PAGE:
Deep down, there was hope for extra innings when the Chiefs' bats started to stir vs. Anderson Garcia in the ninth inning since it meant seeing quote, unquote "free baseball" alongside baseball-blogging friends Carl Kiiffner of Ottawa Lynx Blog and Pete Toms of A Baseball Geek before the Lynx become the Lehigh Valley Iron Pigs next season. It was a game full of bits of baseball arcania that would sail over the head of the holders of the public pursestrings like the ball Joe Thurston lined off the first-base bag in the ninth inning, which shot 20 feet into the air for a freak double, enabling him to get his batting average up to .300 with one day left in the season.
Hopefully City Hall types took notice of the turnout of 4,425 and realized (see yesterday's Lynx post) there's a constituency that needs baseball in Bytown. Sorry, but I'm not rooting for another big-box store, condominiums, or weekend tennis hackers.
Minor-league ball, as argued previously, is needed here as a sobering yin to the raging yang of the Ottawa region's obsessiveness with all things Senators. That's one of the best reasons it should stay around, plus real, living, breathing families can actually attend a game together. It's a chance to see semi-skilled pros do something relatively well for a mere $9 ticket and $2 scorecard. There's no elitism at those prices and no one has to be talked off a ledge by the local radio station hosts if the team drops two in a row. (Thank god for that, considering the Lynx are 55-87.)
The game is a reminder not too get too high, not to get too low. It's like life. It's real. The Ottawa Lynx embody What Is. Not to knock the Senators as individuals... but between the unspoken mindset that they have to win to validate the city's worth and being part of the NHL's money-grubbing culture are What Should Be.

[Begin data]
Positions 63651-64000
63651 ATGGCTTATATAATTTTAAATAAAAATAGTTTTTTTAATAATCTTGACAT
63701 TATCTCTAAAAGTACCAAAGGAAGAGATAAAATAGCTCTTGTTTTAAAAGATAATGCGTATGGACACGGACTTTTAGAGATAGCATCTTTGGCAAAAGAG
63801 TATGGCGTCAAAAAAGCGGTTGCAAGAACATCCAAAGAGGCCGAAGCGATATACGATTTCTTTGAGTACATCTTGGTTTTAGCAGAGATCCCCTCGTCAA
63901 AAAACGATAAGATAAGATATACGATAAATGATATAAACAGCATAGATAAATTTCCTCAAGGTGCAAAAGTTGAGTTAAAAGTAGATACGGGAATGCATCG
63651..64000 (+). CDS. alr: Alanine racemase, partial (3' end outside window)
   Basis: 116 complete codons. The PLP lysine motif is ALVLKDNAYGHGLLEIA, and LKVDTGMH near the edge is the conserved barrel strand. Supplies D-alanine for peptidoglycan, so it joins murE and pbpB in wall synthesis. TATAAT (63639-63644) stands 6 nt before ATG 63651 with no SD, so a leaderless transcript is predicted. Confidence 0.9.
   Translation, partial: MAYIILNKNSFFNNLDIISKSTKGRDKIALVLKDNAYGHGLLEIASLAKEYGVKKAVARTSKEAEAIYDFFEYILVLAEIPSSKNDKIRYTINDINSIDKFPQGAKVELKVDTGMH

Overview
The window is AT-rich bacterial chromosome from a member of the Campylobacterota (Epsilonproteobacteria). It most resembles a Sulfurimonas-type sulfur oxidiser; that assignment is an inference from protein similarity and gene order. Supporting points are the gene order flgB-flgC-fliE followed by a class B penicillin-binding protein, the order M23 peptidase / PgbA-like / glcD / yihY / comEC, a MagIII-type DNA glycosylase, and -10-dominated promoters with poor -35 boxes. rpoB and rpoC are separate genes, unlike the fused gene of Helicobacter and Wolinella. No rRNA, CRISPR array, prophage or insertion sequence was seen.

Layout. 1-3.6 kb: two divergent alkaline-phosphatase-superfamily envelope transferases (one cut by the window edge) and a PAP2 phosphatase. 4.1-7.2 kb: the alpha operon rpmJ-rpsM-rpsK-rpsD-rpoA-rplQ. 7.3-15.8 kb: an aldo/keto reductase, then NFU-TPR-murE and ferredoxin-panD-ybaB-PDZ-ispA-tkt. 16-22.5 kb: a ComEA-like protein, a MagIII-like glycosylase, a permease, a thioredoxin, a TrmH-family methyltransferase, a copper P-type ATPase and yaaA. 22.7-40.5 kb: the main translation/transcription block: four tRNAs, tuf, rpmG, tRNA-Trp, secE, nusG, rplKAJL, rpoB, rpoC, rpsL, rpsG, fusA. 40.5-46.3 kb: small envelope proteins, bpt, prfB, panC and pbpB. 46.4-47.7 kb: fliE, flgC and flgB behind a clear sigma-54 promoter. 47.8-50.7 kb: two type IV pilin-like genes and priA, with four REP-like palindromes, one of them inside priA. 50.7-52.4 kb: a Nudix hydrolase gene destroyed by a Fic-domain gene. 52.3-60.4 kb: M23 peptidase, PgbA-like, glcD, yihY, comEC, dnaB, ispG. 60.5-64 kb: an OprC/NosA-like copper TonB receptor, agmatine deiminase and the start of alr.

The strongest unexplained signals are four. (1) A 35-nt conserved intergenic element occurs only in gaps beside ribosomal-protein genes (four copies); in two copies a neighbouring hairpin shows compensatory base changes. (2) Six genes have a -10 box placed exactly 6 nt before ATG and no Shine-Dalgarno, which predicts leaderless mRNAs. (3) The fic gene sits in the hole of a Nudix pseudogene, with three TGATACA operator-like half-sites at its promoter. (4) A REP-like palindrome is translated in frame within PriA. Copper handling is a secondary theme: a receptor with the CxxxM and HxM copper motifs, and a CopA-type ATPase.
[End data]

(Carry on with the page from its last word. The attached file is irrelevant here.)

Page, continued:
Well, there is no such thing as What Should Be no matter how many people try to live up to that unreality (hat tip to Lenny Bruce) by sheepesquely showing up in the middle of the summer to pay 300 bucks for a hockey jersey (remember when they were called sweaters?) that's pretty much the same as the old one. That's lost on too many decision-makers and opinion-moulders in this city and in Canada with respect to baseball, the game that (aside from the CFL) is always first to be called an athletic atavism, a relic of the past.
They overlook that the grand old game survives since it jibes with a certain kind of person. You know who: The man or woman who doesn't follow the trends, goes off on an individual path, might live in the past, maybe is quiet in a room of 15 people but will blow your mind chatting one-on-one. He or she knows sports are experienced best when it comes in a package that's scuffed and nicked-up worse than the balls Mike Scott threw past New York Mets hitters in the 1986 National League playoffs. It's a chance to feel a connection to something that doesn't come through a digital cable box.
It's never come more scuffed or nicked-up than in the Lynx's final seasons. Please try to remember that 90 per cent of that is on the heads of people other than the players and owners. The culprits, among others, are major-league baseball for killing off the Montreal Expos and the city bureaucracy for, as Lynx owner Ray Pecor hopes to prove in civil court, hurting the team's chance to survive by reducing parking around the ballpark.
To the end, some kept showing up for however long Triple-A ball would last. They knew it was a can't-win, but can't-win is part of What Is. Those who live with that come closest to being a true sports fan. There's a sad, sad irony that those who on a per-capita basis have shown the most devotion could end up getting the back of the hand if the stadium site is re-purposed and baseball, the Can-Am League, whatever, does not get a chance.